Comedian and impersonator Mike Yarwood has died aged 82, the Royal Variety Charity has announced.
He became a household name in the 1960s and 1970s, attracting large television audiences for his impersonations of politicians and other public figures.
“The Mike Yarwood Show (1977) holds the record for the biggest single Christmas Day audience of 21.4 million viewers,” the charity said in a statement.
He spent his “final years” at the charity’s care home, Brinsworth House in Twickenham, south-west London,
“He leaves an immeasurable void in the entertainment industry,” the organization said.
The subjects of Yarwood’s impressions included former Labor Prime Minister Harold Wilson, his Tory rival Ted Heath, political interviewer Robin Day, rugby league commentator Eddie Waring and football manager Brian Clough.
His first success came on Sunday night at the London Palladium, where he first appeared in 1964.
Yarwood “quickly rose to prominence for his exceptional ability to imitate the voices and mannerisms of countless celebrities and public figures”, the Royal Variety Charity said.
“His talent for impersonation brought smiles to the faces of millions, and his unique ability to capture the essence of his subjects made him an icon in the world of comedy.”
Comedian Kate Robbins said Yarwood was the “governor of the Impressionists”.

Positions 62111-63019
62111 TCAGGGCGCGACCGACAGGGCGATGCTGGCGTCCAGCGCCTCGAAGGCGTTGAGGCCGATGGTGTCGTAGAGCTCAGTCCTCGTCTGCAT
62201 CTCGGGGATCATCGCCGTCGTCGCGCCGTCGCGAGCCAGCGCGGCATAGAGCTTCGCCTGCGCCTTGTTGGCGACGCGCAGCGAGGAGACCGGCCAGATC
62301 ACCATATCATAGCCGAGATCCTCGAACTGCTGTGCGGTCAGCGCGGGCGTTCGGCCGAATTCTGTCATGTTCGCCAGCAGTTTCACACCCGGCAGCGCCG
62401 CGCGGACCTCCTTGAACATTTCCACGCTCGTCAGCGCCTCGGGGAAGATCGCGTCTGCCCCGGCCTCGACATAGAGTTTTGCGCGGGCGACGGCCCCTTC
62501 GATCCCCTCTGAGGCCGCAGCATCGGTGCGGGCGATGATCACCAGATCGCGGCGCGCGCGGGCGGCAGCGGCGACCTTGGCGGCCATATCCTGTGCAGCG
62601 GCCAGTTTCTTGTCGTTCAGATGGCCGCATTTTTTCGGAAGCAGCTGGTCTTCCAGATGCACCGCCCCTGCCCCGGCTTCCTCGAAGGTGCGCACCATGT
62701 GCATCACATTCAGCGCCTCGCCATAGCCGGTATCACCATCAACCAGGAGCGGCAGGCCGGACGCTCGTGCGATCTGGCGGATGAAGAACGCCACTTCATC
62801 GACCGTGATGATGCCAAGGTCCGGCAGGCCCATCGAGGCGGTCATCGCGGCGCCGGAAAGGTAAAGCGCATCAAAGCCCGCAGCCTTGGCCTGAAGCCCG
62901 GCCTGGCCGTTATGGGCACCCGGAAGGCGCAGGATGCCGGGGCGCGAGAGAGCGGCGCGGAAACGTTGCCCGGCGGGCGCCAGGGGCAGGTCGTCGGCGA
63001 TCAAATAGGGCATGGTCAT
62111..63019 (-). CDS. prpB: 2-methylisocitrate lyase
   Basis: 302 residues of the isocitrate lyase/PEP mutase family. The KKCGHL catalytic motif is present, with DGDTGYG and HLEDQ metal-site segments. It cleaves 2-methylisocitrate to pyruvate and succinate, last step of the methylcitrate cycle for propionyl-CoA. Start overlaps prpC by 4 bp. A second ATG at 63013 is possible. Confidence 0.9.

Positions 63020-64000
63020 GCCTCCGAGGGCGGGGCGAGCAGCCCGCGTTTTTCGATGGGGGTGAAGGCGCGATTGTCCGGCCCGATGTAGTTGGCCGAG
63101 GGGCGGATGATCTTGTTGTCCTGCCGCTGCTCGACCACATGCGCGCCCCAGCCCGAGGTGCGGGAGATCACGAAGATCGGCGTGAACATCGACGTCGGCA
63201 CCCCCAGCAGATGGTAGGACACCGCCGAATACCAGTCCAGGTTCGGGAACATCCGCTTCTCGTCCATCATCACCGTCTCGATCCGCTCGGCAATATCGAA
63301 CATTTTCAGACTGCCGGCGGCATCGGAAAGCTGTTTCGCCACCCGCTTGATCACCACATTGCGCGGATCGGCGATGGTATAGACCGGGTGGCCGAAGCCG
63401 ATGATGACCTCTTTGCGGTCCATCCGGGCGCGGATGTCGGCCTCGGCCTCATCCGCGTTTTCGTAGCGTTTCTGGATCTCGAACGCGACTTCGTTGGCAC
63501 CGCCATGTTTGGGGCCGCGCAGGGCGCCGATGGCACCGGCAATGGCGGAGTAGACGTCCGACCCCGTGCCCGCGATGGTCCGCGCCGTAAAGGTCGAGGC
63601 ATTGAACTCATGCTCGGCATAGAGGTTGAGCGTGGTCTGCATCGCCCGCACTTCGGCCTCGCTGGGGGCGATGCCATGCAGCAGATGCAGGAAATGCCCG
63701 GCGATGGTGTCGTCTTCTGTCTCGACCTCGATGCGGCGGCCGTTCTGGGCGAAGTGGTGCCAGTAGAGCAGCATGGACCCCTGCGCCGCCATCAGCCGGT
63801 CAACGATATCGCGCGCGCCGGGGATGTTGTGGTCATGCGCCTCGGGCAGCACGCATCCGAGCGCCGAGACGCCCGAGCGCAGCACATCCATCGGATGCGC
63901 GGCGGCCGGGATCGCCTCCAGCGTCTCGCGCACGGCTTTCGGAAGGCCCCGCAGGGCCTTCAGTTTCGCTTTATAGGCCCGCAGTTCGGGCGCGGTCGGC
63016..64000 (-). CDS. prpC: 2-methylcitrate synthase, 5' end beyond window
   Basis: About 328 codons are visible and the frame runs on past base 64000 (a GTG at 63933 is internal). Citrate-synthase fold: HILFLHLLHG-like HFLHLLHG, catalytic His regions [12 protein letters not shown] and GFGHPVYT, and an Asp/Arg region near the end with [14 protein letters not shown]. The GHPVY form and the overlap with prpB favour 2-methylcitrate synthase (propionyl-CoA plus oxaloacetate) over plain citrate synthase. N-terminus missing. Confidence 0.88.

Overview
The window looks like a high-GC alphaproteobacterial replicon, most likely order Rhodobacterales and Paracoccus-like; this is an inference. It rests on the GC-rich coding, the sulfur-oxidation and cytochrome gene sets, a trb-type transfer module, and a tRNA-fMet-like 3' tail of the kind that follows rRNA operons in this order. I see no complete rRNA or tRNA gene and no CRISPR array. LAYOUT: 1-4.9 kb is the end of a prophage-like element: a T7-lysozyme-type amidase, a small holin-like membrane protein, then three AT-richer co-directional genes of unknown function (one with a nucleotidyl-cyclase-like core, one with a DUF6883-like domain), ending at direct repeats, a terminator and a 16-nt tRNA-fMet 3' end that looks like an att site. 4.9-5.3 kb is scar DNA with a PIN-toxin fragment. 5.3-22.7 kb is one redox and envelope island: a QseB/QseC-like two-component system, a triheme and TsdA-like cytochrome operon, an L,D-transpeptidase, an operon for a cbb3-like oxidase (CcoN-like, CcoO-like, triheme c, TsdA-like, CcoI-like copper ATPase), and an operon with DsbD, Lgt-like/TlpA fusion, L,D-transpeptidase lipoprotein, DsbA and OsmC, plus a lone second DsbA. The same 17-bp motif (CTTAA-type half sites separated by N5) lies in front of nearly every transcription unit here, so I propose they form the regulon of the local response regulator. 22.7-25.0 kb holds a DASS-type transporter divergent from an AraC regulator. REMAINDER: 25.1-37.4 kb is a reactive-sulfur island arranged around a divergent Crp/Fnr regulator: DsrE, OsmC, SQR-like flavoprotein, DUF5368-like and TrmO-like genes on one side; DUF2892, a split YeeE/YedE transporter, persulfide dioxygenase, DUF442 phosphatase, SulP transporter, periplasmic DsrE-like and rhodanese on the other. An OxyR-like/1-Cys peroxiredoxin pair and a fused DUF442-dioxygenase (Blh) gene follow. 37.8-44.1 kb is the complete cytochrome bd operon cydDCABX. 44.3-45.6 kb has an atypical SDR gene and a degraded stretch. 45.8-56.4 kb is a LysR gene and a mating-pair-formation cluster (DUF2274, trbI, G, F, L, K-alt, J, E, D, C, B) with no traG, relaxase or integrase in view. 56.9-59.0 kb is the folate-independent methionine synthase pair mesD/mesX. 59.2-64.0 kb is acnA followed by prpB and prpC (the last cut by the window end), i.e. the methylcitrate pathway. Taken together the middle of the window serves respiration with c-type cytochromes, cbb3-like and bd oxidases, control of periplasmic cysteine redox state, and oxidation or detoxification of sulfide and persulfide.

Writing on X, formerly known as Twitter, she said: “So sad to hear the great Mike Yarwood has passed away. I was lucky enough to work with him in the 80’s.
“When I was Sarah Brightman to his Cliff Richard, we could hardly get anything done to laugh so much.”
BBC Director General Tim Davie said Yarwood was “simply one of the greats” and “part of the golden generation of entertainers who defined television for decades”.
Chris Bryant, Labor MP and shadow minister for creative industries and digital, said: “Very sad to see that Mike Yarwood has died.
“Such a perfect shade of sharp detail and charming cheerfulness.”
Yarwood was born on 4 June 1941 in Bredbury, Cheshire.
After attending a modern high school, he worked as a messenger and then as a salesman in a clothing warehouse.
He was a lifelong supporter of Stockport County Football Club.